Royal Caribbean recently reported a strong turnaround in net profit, but optimism remains guarded for most travel businesses as reported in this Wall Street Journal article.
Cruise lines continue to hold up pretty well through this difficult economic cycle for a few reasons. The first reason is cruise vacations remain a great value. Our recent research on the spending patterns of over 1,000 high-income spa-goers clearly shows that bargain hunting is still alive when it comes to discretionary spend and that ‘rest and relaxation’ remains a high priority. Higher airfares will continue to wreak pricing havoc as it relates to all travel businesses, but unlike hotels, cruise lines don’t rely on the business traveler for demand and rate integrity. The industry relies almost exclusively on the leisure traveler, and markets like China offer unbelievable potential for the demand side of the equation.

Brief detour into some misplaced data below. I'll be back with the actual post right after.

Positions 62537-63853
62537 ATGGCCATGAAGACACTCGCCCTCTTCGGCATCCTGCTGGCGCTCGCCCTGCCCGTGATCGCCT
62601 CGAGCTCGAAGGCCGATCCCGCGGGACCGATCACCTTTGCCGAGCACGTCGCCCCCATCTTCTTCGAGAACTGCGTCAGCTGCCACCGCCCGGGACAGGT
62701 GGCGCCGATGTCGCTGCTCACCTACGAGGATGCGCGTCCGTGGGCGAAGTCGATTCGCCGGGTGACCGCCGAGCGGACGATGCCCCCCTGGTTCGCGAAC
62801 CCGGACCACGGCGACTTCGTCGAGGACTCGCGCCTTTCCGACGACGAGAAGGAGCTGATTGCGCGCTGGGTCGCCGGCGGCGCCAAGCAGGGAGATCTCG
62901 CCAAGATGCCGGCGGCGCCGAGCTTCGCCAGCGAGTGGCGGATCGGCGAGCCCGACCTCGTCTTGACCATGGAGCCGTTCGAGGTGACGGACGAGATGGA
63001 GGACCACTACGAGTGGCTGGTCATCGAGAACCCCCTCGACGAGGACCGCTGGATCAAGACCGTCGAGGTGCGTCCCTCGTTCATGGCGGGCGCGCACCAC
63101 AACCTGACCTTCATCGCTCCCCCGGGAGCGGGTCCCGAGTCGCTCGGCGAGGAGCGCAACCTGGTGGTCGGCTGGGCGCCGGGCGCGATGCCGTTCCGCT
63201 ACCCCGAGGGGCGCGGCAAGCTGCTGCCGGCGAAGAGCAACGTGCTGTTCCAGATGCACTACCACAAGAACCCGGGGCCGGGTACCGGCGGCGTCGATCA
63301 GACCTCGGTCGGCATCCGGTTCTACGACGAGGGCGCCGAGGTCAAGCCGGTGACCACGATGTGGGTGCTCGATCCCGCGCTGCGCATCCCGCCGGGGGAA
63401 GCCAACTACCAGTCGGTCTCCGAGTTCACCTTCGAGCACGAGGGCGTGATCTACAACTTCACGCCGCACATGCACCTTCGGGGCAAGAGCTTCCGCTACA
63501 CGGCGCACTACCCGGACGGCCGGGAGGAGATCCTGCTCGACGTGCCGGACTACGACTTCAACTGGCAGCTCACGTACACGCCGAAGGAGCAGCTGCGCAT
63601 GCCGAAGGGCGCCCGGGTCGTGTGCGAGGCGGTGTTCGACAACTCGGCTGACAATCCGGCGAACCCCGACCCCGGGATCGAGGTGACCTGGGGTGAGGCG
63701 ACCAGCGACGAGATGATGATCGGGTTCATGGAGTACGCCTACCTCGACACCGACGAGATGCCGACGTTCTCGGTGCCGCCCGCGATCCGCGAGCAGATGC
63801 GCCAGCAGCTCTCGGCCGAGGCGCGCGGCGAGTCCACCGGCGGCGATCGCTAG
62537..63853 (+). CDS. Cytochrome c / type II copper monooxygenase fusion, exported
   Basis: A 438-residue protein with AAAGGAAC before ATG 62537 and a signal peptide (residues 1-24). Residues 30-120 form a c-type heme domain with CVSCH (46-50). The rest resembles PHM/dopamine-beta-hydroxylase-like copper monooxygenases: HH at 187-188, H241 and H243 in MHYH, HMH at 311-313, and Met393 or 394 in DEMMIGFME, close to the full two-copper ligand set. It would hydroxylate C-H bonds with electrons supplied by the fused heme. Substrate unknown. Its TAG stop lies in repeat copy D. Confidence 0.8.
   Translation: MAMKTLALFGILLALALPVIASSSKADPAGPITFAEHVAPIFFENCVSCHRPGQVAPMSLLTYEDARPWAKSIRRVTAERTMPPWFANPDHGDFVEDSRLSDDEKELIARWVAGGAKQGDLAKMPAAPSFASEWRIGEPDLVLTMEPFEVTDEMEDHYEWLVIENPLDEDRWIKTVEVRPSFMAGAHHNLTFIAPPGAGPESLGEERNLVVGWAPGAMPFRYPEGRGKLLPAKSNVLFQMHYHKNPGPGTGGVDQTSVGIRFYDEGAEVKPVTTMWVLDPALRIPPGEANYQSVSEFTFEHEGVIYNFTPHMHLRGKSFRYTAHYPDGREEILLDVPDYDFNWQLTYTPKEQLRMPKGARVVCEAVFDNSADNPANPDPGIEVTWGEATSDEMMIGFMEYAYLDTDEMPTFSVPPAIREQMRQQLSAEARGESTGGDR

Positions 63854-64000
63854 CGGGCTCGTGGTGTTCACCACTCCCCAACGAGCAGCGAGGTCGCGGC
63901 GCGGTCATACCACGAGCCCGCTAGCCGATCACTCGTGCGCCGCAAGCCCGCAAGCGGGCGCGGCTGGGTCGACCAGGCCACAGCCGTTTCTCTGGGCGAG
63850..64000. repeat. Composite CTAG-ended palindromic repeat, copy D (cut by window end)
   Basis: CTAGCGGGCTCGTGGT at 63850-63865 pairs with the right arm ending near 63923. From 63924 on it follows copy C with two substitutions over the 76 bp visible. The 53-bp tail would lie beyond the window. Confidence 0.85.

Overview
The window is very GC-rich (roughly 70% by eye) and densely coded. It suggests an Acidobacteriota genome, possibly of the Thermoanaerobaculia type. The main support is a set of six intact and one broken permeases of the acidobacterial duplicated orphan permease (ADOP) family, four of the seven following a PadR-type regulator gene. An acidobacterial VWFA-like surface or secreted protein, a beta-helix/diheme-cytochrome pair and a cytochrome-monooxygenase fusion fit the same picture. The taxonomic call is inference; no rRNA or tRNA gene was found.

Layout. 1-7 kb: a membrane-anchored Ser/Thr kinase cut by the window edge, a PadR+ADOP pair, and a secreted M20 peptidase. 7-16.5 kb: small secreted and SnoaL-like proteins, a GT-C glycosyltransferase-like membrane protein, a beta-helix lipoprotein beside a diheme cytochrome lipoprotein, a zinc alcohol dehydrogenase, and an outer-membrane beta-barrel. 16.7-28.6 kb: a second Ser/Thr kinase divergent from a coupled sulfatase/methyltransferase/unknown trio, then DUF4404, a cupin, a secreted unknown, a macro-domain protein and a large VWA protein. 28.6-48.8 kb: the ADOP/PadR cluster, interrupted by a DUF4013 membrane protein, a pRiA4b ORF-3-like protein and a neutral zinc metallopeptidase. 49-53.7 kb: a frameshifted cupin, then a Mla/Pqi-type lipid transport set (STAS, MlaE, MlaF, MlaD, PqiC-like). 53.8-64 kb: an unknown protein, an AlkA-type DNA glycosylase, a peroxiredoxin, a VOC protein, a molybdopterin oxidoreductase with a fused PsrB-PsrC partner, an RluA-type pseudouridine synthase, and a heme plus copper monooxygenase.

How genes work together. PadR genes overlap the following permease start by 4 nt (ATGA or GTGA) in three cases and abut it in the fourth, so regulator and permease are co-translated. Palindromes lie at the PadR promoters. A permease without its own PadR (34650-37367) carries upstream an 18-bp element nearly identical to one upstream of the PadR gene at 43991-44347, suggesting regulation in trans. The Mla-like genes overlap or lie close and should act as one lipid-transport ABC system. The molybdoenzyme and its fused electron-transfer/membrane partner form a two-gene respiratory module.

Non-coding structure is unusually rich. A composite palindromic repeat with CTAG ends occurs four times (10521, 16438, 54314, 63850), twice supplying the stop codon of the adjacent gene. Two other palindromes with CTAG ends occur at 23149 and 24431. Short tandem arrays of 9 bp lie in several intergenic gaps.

And while the leisure traveler is the perennial bargain hunter, people just do not stop going on vacations with the same finality that businesses cut travel. During difficult times, one email from the CEO to ‘travel only if you have to’ can cut the travel budget at a big company booking millions quicker than you can close off a faucet.
The leisure traveler cuts back for sure, but demand gets pent up and low-cost alternatives like ‘staycations’ don’t provide something that cruise lines do beautifully: months of sweet anticipation. Today’s traveler wants a bargain, but so did yesterday’s and last year’s and the year before that, something cruise lines seem to clearly understand.